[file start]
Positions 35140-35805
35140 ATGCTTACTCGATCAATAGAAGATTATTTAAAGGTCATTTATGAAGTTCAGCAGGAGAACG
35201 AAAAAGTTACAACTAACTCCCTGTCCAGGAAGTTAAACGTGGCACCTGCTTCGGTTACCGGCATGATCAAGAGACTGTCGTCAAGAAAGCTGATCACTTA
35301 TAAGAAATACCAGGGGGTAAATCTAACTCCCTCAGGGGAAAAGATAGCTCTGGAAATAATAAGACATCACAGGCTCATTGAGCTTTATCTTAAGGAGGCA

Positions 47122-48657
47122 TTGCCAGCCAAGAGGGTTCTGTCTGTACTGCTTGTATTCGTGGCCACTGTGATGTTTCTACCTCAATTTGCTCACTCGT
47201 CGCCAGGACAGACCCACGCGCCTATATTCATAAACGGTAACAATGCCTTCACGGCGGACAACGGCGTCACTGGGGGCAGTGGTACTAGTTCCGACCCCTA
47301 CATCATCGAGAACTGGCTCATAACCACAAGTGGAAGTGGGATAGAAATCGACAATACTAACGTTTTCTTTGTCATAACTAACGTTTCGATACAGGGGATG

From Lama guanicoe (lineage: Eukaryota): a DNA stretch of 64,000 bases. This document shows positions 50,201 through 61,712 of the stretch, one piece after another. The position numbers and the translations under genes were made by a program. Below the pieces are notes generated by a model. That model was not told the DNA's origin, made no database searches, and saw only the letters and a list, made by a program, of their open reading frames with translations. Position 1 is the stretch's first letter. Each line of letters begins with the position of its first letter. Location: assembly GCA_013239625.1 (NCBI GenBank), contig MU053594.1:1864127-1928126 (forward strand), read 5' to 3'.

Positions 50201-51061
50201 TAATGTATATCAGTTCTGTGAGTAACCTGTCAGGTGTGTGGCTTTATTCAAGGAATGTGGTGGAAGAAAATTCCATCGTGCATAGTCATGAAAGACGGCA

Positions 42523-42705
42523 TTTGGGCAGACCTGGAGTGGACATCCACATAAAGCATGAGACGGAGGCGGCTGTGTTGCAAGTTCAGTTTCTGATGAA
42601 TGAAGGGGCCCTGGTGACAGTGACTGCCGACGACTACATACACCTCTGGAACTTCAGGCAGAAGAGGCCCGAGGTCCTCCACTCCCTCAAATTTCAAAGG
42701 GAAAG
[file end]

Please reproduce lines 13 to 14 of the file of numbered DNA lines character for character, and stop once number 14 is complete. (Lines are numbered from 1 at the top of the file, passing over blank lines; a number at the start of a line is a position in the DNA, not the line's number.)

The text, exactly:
42523 TTTGGGCAGACCTGGAGTGGACATCCACATAAAGCATGAGACGGAGGCGGCTGTGTTGCAAGTTCAGTTTCTGATGAA
42601 TGAAGGGGCCCTGGTGACAGTGACTGCCGACGACTACATACACCTCTGGAACTTCAGGCAGAAGAGGCCCGAGGTCCTCCACTCCCTCAAATTTCAAAGG